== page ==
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Stefano Testa - Una Vita Una Balena Bianca E Altre Cose CD (album) cover


Stefano Testa


Rock Progressivo Italiano

4.11 | 57 ratings

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4 stars Stefano Testa's conceptual work about 'a life, a white whale and other things' is a wonderfully warm, yet sad and intimate creation. The album's cornerstone is the 16- minute 'Una Vita', a song that's loosely based on the life and works of Cesare Pavese. One of Italy's foremost writers of the 20th Century, Pavese died from an overdose of barbiturates in the hotel Albergo Roma and this multi-part song tells in flashback of the events that resulted in his suicide in 1950. The writer's dark themes of obsession, social isolation and betrayal are beautifully portrayed in Testa's broadly melancholic style of music.

Pavese advocated simple language and Testa matches the writer with the same laconic spirit of non-electric music, pure and stripped of unnecessary clutter. Shadowy flute bookends 'Una Vita' but the first acoustic guitars quickly chime in and we're off on an epic journey that continues with Pavese's days as a schoolboy in Turin where he developed a love of the rolling hills of the Langhe countryside. This area featured prominently in his work and perhaps provided him with the solitariness he at times desired. From its bucolic beginnings the song develops with agitated flute and strings that suggest turmoil. When he was older Pavese moved in political circles and in 1934 he was imprisoned for suspected anti-fascist activity. He returned to Turin in 1936 but took refuge in the hills during the bitter struggles between the partisans and German troops. Depression, a failed love affair, and political disenchantment finally led him to his suicide and an eerie dreamlike section in the music reflects this mood. Pavese wasn't a writer who sheepishly followed trends and by the same token Testa didn't swim with the prevailing tide when he released an album of acoustic-based progressive music in 1977. The second track 'Risveglio' (Awakening) seems to be thematically entwined with 'Una Vita' largely thanks to its matching flute part. Perhaps it represents an awakening of Pavese in the spiritual world.

Pavese said he hated the sea, which he often alluded to it as a place of danger in his work, and in 1932 he translated 'Moby Dick' by Herman Melville. The typical protagonist in Pavese's works was a loner and the pithy ballad 'La Ballata di Achab (Moby Dick)' draws a comparison between Ahab and Ulysses/Odysseus. The sea represents the fateful region of both adventures but whereas Odysseus is sent abroad by the gods and has his thoughts firmly fixed on his homecoming, Ahab pursues the white whale of his own volition and thinks only of revenge. The white whale is the embodiment of Ahab's rage; death comes upon Ahab from the sea and his obsession and self-annihilation can perhaps be seen as presaging Pavese's own fate. Testa employs a concertina to add a nautical flavour to this song and the same instrument also features on 'Una Vita', thus reinforcing the sense of solitude on that track. In Melville's novel Moby Dick represents God, nature, fate and the ocean, all elements that are beyond Ahab's control. This song is structured around alternating sections that seem to represent the different protagonists, with jaunty parts for the high spirits of the crew as they set out on their adventure and dramatic passages of soaring strings and female vocals for the divine white whale.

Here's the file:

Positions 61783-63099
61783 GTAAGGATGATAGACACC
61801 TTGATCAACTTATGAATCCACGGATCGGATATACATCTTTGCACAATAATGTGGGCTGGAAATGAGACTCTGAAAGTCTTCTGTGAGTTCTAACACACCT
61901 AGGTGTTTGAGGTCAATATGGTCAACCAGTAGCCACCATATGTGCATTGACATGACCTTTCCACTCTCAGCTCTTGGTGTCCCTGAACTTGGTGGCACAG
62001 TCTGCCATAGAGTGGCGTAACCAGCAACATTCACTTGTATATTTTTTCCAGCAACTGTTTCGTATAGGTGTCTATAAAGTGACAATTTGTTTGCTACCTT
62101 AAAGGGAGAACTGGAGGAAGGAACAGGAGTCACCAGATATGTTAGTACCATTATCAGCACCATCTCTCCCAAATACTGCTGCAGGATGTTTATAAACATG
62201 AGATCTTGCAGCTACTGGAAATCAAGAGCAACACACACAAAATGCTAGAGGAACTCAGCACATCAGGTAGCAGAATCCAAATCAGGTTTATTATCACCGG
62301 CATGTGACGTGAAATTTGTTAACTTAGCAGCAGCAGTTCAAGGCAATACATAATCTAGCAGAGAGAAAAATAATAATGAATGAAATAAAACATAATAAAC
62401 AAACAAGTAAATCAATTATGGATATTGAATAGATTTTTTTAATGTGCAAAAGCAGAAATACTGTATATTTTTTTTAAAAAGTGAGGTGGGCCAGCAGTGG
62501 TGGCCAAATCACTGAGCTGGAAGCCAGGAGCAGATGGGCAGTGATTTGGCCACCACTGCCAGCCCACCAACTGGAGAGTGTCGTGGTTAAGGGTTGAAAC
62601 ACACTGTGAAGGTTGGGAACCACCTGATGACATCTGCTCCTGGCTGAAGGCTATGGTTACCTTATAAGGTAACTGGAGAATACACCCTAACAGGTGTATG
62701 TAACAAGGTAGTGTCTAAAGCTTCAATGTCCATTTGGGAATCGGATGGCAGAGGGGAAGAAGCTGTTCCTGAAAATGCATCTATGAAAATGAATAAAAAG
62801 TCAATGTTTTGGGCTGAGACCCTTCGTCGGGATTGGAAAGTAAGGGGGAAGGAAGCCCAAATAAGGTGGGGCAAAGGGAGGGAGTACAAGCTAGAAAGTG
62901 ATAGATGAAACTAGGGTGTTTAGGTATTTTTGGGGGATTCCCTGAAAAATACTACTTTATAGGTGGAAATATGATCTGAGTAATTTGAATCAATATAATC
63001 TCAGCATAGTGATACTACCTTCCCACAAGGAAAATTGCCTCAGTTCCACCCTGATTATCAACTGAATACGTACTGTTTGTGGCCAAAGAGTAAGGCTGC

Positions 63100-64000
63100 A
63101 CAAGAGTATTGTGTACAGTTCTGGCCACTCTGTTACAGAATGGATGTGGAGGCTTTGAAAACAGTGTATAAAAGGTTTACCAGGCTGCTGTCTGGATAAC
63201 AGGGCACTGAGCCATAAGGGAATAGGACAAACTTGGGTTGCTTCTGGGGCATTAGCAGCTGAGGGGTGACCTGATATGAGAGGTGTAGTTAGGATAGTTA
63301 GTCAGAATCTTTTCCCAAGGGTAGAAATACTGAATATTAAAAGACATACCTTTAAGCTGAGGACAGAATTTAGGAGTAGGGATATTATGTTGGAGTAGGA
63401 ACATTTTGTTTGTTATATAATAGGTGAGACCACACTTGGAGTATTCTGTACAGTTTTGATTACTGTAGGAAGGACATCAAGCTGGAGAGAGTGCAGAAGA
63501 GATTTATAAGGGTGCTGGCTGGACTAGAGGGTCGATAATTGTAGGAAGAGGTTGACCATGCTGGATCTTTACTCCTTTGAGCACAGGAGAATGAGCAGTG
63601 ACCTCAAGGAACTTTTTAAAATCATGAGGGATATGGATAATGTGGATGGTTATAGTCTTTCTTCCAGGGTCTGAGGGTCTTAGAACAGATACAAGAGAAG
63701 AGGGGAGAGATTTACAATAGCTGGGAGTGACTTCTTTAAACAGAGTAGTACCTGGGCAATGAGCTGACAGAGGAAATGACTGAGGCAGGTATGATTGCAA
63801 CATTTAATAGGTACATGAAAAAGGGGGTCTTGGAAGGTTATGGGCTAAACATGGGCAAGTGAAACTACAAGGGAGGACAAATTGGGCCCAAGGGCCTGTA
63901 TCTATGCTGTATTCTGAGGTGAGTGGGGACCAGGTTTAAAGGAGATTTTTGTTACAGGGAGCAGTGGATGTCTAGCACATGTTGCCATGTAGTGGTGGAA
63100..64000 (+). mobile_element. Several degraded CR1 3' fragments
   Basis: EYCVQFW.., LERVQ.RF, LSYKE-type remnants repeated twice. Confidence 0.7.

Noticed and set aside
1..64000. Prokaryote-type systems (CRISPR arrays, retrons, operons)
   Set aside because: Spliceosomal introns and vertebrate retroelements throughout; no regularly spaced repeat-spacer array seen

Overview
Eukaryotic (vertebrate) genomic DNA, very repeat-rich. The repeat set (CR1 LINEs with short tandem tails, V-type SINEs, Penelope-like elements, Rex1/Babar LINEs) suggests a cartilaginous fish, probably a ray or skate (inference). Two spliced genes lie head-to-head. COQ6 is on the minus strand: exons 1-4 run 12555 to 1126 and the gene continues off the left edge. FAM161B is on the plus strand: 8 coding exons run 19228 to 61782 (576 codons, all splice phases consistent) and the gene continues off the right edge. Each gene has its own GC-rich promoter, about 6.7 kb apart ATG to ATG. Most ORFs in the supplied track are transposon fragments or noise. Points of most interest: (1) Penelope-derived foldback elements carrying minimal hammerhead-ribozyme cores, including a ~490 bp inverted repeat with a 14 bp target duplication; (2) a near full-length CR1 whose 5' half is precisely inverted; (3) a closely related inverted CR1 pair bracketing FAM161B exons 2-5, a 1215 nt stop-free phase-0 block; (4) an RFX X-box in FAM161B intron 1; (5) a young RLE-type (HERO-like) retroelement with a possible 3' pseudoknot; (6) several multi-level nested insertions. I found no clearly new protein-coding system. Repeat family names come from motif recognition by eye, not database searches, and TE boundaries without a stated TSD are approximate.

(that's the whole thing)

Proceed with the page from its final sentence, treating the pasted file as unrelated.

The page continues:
The meaning behind the beautiful album painting (by Mauro Milano) seems to remain a mystery even to Stefano Testa but I personally think Todd has nailed this one. In his review he makes the connection with Polyphemus who captures Odysseus and his men and eats two of them every night until they escape. The blinded Cyclops then hurls rocks after their boat as they sail away, except that the album painting draws on the spiritual kinship of Odysseus and Ahab with a pig being hurled at a boat that looks more like the Pequod.

The remainder of the album is an assortment of brief songs that are of no less quality than 'Una Vida', just much shorter. One of the highlights among these is the heart-rending lullaby 'Ninna Nanna'. The way that the female vocals mimic the flute solo just has to be one of the saddest sounds in the universe. Although a morbid preoccupation with death seems to pervade the album Testa has somehow managed to create an enchanting and uplifting work, there's something deeply spiritual about the entire thing. Melville's epic tome about the King of Fishes can be heavy going at times but there's no such danger with this beautiful opus. One final word, be sure to read Jim's highly insightful interview with Stefano Testa in the PA forum for more background on the album.

seventhsojourn | 4/5 |


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